Royal Victorian Order
The Royal Victorian Order (French: Ordre royal de Victoria) is a dynastic order of knighthood established in 1896 by Queen Victoria. It recognises distinguished personal service to the monarch of the Commonwealth realms, members of the monarch's family, or to any viceroy or senior representative of the monarch. The present monarch, Queen Elizabeth II, is the sovereign of the order, the order's motto is Victoria, and its official day is 20 June. The order's chapel is the Savoy Chapel in London.
|Royal Victorian Order|
|Awarded by the monarch of the United Kingdom and the Dominions (1896–1952), Commonwealth realms (since 1952)|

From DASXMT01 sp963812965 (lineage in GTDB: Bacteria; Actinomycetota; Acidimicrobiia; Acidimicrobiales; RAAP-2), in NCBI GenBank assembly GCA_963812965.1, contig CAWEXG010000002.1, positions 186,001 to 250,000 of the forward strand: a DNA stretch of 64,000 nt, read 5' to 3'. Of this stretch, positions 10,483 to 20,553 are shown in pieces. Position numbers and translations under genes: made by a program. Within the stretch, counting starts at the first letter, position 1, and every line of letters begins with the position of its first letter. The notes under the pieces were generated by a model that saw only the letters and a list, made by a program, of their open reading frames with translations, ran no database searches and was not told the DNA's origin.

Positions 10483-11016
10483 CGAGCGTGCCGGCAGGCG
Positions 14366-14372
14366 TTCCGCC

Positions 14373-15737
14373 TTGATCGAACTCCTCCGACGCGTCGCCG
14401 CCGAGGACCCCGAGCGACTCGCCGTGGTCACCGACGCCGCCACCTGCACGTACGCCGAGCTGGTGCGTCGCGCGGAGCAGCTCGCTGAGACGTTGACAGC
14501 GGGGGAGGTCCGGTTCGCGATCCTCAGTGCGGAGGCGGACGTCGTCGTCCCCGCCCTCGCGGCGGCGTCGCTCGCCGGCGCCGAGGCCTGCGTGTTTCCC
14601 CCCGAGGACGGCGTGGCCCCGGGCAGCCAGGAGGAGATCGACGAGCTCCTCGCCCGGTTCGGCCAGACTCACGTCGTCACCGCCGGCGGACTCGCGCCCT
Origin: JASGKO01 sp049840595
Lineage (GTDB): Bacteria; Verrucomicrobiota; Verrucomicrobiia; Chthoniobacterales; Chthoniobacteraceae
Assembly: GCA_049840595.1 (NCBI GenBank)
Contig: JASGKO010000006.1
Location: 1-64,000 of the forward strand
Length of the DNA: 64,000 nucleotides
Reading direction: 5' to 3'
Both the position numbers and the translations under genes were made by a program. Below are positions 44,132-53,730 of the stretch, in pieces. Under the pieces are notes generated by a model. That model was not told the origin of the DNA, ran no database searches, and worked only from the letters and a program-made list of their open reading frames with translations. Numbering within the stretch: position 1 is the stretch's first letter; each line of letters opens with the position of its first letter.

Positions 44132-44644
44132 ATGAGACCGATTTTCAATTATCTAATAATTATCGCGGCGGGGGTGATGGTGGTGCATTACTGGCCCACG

|Established||21 April 1896|
|Eligibility||All living citizens of the Commonwealth realms|
|Awarded for||Personal service to the sovereign|
|Grand Master||Anne, Princess Royal|
|Chancellor||The Lord Parker of Minsmere|
Ribbon of an ordinary member of the order
Ribbon of an honorary member of the order
There is no limit on the number of individuals honoured at any grade, and admission remains at the sole discretion of the monarch, with each of the order's five grades and one medal with three levels representing different levels of service. While all those honoured may use the prescribed styles of the order—the top two grades grant titles of knighthood, and all grades accord distinct post-nominal letters—the Royal Victorian Order's precedence amongst other honours differs from realm to realm and admission to some grades may be barred to citizens of those realms by government policy.